In nonfiction, I thought Jon Gertner’s The Idea Factory: Bell Labs and the Great Age of American Innovation was fascinating and eye-opening. If you’re like me and don’t read business or management books, the jacket copy probably makes the book sound dull. And maybe it is instructive to people in those fields, but I read it primarily as a history of science and technology—about the history of Bell Labs and how its scientists developed the transistor, the laser, information theory, and a lot more—and was just amazed at the achievements of the Bell scientists.
I really wish I’d been able to read Chris Hedges and Joe Sacco’s Days of Destruction, Days of Revolt and Chrystia Freeland’s Plutocrats: The Rise of the New Global Super-Rich and the Fall of Everyone Else closer together, instead of several months apart, because of how they focus on opposite ends of the wealth spectrum. I found the Hedges and Sacco book a more compelling read overall because of their anger and how it energizes the book, even if I was skeptical about parts of the Occupy chapter, but both books are extremely illuminating in their own way.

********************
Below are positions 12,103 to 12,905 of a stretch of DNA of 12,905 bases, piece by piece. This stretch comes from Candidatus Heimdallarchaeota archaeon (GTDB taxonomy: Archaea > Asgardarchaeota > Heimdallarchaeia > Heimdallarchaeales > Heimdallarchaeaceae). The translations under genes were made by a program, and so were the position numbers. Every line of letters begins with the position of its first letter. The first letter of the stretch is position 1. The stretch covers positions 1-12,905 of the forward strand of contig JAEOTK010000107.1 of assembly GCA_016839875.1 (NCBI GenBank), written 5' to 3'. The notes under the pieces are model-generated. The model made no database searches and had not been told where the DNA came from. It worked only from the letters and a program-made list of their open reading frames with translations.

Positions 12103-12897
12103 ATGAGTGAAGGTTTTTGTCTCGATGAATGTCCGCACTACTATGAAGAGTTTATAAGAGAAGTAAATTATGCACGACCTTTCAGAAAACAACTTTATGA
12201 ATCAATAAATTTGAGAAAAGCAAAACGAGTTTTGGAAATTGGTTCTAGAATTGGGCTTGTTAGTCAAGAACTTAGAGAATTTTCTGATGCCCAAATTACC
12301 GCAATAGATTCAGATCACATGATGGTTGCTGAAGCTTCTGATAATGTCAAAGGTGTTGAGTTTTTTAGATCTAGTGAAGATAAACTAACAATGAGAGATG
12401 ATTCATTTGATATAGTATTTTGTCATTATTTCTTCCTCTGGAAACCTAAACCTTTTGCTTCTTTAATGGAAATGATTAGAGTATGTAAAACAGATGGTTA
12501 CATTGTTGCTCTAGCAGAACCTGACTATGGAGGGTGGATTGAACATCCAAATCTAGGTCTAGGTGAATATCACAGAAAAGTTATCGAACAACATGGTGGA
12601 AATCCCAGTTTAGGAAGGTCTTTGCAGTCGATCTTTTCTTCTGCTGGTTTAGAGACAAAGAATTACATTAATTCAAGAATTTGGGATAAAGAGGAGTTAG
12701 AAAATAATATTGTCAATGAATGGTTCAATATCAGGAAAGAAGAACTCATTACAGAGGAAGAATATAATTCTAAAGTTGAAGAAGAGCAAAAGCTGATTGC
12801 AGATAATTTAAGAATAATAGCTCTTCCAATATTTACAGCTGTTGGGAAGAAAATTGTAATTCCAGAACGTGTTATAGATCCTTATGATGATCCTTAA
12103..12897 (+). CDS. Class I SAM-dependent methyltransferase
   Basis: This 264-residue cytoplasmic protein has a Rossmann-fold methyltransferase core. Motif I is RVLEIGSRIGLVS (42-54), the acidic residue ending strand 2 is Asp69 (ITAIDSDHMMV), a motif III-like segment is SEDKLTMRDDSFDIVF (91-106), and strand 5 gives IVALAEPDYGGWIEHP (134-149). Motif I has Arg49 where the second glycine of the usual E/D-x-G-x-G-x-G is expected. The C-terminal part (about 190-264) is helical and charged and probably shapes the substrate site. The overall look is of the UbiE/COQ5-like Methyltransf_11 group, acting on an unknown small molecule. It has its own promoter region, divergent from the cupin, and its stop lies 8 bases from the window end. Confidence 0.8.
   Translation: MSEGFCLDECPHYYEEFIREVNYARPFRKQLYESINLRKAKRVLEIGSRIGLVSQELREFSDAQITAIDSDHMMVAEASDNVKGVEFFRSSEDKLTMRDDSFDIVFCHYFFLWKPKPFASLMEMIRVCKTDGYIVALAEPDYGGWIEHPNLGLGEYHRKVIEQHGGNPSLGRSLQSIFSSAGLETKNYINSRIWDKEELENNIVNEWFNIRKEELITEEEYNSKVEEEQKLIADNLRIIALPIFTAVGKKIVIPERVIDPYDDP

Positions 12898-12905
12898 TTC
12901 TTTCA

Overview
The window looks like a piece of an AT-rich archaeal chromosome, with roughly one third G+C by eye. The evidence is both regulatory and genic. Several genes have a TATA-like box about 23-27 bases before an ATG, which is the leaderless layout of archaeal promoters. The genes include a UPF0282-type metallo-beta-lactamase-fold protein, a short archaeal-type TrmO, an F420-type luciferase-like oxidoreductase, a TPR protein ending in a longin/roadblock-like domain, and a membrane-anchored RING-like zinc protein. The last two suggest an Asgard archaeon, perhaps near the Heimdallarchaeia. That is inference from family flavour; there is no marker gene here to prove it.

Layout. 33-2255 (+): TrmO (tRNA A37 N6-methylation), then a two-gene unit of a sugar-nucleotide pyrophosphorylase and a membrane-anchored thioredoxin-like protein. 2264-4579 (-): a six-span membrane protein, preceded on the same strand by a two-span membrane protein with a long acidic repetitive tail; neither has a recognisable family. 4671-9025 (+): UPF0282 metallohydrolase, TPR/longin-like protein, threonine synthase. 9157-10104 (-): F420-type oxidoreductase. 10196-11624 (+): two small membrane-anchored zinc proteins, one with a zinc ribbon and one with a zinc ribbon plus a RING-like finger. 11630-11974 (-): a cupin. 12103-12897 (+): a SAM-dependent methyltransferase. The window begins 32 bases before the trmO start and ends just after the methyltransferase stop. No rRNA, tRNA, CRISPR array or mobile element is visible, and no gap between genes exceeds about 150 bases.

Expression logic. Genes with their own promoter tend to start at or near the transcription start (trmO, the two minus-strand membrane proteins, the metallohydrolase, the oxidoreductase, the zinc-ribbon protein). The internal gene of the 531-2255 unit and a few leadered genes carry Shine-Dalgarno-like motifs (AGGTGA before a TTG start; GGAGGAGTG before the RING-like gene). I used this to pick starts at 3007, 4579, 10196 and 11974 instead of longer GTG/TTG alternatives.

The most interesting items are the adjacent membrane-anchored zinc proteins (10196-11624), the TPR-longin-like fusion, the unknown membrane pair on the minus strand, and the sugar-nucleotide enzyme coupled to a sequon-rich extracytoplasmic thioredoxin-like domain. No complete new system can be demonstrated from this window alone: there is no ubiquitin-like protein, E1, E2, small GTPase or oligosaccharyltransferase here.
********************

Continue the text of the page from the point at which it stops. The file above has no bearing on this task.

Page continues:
Also: Breach of Peace: Portraits of the 1961 Mississippi Freedom Riders by Eric Etheridge (so stunning and moving. Etheridge found mug shots of Freedom Riders arrested in Mississippi, tracked down as many of them as he could, and photographed and interviewed those who were willing to meet him. Published in 2008 for adults, it would be a great companion to YA books like Ann Bausum’s Freedom Riders: John Lewis and Jim Zwerg on the Front Lines of the Civil Rights Movement.). Gilbert King’s Devil in the Grove: Thurgood Marshall, the Groveland Boys, and the Dawn of a New America (because I don’t think I knew who Thurgood Marshall was until he died, and I was too young at the time to appreciate his legacy and impact and, maybe most of all, his bravery. And because in giving readers a sense of the racial and political climate at the time, King describes so many more appalling and heartbreaking miscarriages of justice in the same time period—not just just the four Groveland boys, not just Emmett Till, but other I’d never heard of before.). Nate Silver’s The Signal and the Noise: Why So Many Predictions Fail–But Some Don’t (loved how Silver examined different fields, so I felt like I was not only learning about forecasting and prediction, but also geology, epidemiology, economics, etc. Except, what was up with that comment about predicting the weather in Honolulu vs. Buffalo? Because I’ve never been to Buffalo, but when I went to college in Ohio, I was shocked by how much more accurate the weather forecasts seemed. Though maybe that was because I wasn’t getting my forecasts from television meteorologists anymore.). And, of course, Susan Cain’s Quiet: The Power of Introverts in a World That Can’t Stop Talking.